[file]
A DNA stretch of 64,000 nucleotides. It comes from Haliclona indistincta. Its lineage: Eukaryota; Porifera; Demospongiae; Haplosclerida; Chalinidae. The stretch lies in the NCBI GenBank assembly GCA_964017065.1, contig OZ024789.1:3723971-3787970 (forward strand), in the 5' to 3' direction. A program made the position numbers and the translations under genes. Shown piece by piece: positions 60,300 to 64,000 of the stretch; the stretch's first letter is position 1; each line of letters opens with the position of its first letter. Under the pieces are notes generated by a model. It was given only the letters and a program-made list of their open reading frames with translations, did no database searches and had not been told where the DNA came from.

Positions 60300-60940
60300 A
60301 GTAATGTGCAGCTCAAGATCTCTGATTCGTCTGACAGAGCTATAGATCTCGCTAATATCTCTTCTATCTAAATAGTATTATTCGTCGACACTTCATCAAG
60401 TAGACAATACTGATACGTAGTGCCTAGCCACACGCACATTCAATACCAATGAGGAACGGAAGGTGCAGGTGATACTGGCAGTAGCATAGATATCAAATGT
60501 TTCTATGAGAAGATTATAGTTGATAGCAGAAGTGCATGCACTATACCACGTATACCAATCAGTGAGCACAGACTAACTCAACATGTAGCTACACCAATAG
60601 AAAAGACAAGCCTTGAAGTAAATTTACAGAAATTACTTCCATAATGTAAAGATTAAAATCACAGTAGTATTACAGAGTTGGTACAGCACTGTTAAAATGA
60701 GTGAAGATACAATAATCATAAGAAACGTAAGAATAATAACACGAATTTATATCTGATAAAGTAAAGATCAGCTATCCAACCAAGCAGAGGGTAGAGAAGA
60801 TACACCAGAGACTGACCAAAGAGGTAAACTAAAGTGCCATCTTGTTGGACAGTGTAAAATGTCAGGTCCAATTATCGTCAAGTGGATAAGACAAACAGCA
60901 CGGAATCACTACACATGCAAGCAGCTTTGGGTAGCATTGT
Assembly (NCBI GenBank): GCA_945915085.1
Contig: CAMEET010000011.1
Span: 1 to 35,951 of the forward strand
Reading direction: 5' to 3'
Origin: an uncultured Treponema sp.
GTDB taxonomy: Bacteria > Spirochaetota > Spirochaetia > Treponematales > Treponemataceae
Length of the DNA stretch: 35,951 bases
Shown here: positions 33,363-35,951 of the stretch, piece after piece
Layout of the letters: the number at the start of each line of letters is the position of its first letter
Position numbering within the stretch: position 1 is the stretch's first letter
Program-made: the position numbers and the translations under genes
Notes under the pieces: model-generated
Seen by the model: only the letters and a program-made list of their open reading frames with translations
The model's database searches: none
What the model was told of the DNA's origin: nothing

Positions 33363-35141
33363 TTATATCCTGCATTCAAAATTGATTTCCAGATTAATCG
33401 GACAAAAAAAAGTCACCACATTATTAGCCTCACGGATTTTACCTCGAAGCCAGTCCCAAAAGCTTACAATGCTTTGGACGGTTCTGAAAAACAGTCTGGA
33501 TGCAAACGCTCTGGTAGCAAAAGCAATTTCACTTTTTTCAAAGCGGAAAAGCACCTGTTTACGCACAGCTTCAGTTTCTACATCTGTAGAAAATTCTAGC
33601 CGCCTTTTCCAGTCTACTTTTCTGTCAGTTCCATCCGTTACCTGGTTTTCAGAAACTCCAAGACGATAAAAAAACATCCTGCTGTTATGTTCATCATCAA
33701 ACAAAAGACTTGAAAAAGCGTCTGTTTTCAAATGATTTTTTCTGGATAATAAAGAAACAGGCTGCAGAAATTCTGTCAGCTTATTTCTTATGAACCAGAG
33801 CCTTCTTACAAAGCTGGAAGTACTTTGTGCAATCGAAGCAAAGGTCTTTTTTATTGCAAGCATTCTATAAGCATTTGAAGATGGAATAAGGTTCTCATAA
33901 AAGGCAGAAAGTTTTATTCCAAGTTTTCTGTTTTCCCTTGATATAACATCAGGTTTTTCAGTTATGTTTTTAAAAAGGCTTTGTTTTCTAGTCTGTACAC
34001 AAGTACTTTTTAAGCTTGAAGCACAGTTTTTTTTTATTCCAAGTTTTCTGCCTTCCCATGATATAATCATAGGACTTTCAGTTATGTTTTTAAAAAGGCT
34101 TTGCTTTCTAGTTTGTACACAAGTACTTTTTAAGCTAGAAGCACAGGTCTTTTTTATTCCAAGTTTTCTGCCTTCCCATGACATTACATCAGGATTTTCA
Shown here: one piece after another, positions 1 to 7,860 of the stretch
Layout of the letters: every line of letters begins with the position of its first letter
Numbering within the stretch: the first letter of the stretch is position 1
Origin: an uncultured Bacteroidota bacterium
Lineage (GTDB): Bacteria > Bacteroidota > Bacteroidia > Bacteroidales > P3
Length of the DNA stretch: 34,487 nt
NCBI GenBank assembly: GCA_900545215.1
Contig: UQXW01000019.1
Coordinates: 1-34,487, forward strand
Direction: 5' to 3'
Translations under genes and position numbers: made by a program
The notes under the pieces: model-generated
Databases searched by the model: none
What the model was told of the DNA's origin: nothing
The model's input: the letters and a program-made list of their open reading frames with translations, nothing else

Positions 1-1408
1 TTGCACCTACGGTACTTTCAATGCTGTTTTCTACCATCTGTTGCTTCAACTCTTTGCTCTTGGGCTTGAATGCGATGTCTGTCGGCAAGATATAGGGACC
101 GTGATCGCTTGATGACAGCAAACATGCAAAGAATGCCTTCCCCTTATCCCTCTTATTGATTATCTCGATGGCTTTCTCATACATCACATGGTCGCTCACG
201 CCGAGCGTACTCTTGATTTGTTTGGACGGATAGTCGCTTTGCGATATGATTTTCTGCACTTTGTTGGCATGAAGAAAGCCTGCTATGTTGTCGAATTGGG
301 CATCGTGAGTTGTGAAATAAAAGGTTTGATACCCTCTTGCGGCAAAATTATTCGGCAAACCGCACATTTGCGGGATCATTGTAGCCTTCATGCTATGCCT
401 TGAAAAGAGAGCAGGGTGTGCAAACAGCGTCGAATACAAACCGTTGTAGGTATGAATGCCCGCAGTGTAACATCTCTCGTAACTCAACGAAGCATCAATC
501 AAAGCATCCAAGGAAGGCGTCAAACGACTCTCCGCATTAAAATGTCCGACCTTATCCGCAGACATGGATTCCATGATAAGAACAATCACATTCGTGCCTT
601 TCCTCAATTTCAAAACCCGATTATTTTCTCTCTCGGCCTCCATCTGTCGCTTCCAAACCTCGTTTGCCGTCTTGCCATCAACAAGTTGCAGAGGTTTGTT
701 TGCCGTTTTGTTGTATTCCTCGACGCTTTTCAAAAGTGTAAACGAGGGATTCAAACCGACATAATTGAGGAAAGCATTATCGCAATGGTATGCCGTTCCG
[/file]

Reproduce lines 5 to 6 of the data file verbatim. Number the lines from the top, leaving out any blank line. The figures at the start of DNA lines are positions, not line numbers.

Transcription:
60401 TAGACAATACTGATACGTAGTGCCTAGCCACACGCACATTCAATACCAATGAGGAACGGAAGGTGCAGGTGATACTGGCAGTAGCATAGATATCAAATGT
60501 TTCTATGAGAAGATTATAGTTGATAGCAGAAGTGCATGCACTATACCACGTATACCAATCAGTGAGCACAGACTAACTCAACATGTAGCTACACCAATAG